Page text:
4. “The sex trade is hugely profitable. The only way to prevent sexual exploitation and sex trafficking is to cut off the profit incentive i.e. reduce demand, not encourage it.”
No source is given for this claim (although I am inclined to believe it, personally). Nor does is mention how criminalizing would cut of the profit incentive. Also, can somebody tell me what the difference is between buying sex and purchasing sex?
Buying sex only fuels a criminal market if you buy sex from a criminal market.
Lastly; there is no mention in the draft about encouragement of sex work or the demand for it.
5. “Amnesty International’s resolution does not address the successful ‘Nordic Model Law’, which sees commercial sex as a system of gender-based violence. In countries where it has been implemented the Nordic Model has led to a decrease in sex trafficking.”
No source is given for any of the claims (the success of the Nordic model, nor the decrease in sex trafficking). The nordic model is certainly better than full criminalisation in my opinion in the fact that it stops the authority from seeing the victims of human trafficking and sex workers as criminals, but it still forces people that want to be sex workers to work with criminals by definition. That still harms people that want to be sex workers (not to mention the clients that are not doing anything wrong).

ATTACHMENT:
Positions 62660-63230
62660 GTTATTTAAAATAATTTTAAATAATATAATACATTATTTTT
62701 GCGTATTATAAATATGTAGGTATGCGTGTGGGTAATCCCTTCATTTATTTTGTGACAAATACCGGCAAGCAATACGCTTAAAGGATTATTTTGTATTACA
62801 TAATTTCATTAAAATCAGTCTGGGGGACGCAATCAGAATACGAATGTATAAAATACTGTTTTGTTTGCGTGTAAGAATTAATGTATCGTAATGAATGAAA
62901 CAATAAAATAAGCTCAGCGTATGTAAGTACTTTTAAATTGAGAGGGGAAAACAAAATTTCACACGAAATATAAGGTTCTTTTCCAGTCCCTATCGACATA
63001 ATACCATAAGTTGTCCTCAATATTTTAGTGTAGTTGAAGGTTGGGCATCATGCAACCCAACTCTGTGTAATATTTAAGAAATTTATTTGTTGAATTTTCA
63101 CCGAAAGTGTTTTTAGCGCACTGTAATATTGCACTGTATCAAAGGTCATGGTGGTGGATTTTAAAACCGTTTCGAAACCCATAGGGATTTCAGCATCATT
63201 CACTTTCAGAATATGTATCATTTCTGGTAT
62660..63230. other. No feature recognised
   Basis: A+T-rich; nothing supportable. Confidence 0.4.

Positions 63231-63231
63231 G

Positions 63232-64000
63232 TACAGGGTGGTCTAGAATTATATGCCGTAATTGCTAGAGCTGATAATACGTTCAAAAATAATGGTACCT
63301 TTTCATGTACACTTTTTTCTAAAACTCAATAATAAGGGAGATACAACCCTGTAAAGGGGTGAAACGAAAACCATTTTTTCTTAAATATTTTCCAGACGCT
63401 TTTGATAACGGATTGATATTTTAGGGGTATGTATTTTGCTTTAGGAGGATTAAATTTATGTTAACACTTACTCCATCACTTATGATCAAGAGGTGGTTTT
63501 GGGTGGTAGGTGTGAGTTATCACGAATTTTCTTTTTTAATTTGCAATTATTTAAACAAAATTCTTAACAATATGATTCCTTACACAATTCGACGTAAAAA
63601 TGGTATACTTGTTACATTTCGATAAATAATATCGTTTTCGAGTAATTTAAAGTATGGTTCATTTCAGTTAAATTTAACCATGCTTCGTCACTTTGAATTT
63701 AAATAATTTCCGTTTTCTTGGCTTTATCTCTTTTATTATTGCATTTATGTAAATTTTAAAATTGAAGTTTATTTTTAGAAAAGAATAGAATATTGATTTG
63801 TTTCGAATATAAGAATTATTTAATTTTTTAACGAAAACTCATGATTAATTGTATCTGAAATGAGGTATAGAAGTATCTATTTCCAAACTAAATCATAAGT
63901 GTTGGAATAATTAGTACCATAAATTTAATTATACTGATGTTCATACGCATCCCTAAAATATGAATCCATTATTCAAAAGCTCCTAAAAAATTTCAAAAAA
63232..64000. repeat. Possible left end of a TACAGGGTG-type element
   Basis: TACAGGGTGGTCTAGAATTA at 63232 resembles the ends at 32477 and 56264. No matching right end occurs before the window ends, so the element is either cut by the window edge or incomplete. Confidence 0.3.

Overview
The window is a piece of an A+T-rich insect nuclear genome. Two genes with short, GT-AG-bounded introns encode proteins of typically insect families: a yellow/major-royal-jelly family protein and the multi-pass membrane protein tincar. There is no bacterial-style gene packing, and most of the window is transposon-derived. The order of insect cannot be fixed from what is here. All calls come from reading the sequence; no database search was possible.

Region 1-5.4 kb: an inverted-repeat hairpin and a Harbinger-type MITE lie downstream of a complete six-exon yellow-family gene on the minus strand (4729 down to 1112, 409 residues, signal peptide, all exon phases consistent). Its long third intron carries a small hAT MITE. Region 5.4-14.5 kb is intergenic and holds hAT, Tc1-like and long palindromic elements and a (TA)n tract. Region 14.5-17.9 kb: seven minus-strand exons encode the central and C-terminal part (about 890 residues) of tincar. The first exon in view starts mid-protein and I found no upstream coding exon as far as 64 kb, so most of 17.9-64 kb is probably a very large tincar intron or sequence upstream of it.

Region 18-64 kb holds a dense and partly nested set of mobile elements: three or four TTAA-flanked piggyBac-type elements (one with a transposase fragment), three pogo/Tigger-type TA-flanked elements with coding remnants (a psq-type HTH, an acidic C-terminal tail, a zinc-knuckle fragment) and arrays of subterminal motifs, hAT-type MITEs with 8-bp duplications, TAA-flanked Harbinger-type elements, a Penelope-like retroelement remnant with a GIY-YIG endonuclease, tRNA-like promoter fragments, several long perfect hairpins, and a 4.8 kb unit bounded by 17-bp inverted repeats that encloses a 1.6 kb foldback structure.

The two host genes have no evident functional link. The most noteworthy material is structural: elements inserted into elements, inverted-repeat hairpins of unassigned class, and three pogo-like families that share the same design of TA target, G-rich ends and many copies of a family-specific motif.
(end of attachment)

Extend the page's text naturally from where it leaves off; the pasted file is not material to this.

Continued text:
It is true that the draft doesn’t directly address the Nordic model (I suspect to keep it’s wording as state-neutral and policy-neutral as possible) but it certainly addresses the methods of the Nordic model within it’s definition of criminalization and within the summary of it’s findings. The draft does gives arguments and sources to back up their opinion on it.
All in all, if I was on the fence (which I must admit I really aren’t) these sort of posts would push me towards acceptance of the draft resolution, not away from it.